Sure glad that I am not in Chicago very often. This is the 2nd time in a year-and-a-half of driving. The load I brought here is a weekly load, but they usually have one of the drivers who lives in the area bring it out here to go home.

Terminal:

A facility where trucking companies operate out of, or their "home base" if you will. A lot of major companies have multiple terminals around the country which usually consist of the main office building, a drop lot for trailers, and sometimes a repair shop and wash facilities.

Davy A.'s Comment
member avatar

I'm seldom in chi town, but I've had similar experiences in Miami at a grocery DC. I parked in an alley behind it, probably about 20 of us did. The lumpers burned up my 14 hour. Their security came out and made us move after 3 hpurs.

I ended up PCing to a paid parking lot close by, it required a shoe horn, lube and prayers to get parked but I got it done. My DM reimbursed me for it. It's one of the very few times I've ever done paid parking. Miami is thin on parking, especially at 3 AM.

Dm:

Dispatcher, Fleet Manager, Driver Manager

The primary person a driver communicates with at his/her company. A dispatcher can play many roles, depending on the company's structure. Dispatchers may assign freight, file requests for home time, relay messages between the driver and management, inform customer service of any delays, change appointment times, and report information to the load planners.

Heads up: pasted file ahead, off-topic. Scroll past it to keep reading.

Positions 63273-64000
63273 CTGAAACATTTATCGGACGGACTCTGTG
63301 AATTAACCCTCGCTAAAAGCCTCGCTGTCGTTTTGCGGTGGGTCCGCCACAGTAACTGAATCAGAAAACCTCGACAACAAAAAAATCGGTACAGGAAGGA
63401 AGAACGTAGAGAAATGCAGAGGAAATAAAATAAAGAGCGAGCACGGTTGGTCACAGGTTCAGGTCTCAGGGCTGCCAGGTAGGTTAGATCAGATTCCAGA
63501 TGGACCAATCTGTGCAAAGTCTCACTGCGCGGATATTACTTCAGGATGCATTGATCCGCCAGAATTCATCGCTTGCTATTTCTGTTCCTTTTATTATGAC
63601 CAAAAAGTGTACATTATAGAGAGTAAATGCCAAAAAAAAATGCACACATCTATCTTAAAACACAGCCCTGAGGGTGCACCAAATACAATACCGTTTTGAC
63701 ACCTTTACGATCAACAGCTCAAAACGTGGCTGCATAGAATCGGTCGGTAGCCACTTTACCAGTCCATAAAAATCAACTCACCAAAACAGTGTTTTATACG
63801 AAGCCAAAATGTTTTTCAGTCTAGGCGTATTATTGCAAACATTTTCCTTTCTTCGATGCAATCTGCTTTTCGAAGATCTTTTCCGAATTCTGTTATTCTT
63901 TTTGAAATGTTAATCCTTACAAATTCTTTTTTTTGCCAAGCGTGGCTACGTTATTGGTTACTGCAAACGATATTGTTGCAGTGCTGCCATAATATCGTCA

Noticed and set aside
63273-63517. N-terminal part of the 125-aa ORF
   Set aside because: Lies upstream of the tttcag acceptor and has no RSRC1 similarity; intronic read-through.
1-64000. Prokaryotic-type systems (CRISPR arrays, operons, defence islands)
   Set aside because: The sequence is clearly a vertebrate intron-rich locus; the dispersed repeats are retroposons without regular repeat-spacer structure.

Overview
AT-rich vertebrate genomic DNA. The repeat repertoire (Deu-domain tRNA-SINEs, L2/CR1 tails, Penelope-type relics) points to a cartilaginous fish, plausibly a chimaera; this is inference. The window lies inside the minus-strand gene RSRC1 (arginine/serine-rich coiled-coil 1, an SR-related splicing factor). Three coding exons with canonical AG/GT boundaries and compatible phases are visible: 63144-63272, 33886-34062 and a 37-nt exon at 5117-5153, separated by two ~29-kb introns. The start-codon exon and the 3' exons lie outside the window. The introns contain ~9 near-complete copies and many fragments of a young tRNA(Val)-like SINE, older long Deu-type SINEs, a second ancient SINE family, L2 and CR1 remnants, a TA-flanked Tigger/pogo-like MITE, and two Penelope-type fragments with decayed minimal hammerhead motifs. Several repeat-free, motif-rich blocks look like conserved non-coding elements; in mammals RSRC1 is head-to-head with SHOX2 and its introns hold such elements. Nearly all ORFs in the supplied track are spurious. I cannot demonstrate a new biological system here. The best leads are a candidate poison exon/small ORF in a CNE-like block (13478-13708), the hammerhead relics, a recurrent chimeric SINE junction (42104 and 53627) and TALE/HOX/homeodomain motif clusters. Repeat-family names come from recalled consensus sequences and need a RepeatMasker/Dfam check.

Ryan B.'s Comment
member avatar

I'm seldom in chi town, but I've had similar experiences in Miami at a grocery DC. I parked in an alley behind it, probably about 20 of us did. The lumpers burned up my 14 hour. Their security came out and made us move after 3 hpurs.

I ended up PCing to a paid parking lot close by, it required a shoe horn, lube and prayers to get parked but I got it done. My DM reimbursed me for it. It's one of the very few times I've ever done paid parking. Miami is thin on parking, especially at 3 AM.

I imagine any of the major cities on the water in the US are in some form or fashion a substantial headache for parking because of space issues. Late night hours and it becomes a hope and a prayer to even find a place. Well, glad you got that truck in the spot.

Dm:

Dispatcher, Fleet Manager, Driver Manager

The primary person a driver communicates with at his/her company. A dispatcher can play many roles, depending on the company's structure. Dispatchers may assign freight, file requests for home time, relay messages between the driver and management, inform customer service of any delays, change appointment times, and report information to the load planners.

DAC:

Drive-A-Check Report

A truck drivers DAC report will contain detailed information about their job history of the last 10 years as a CDL driver (as required by the DOT).

It may also contain your criminal history, drug test results, DOT infractions and accident history. The program is strictly voluntary from a company standpoint, but most of the medium-to-large carriers will participate.

Most trucking companies use DAC reports as part of their hiring and background check process. It is extremely important that drivers verify that the information contained in it is correct, and have it fixed if it's not.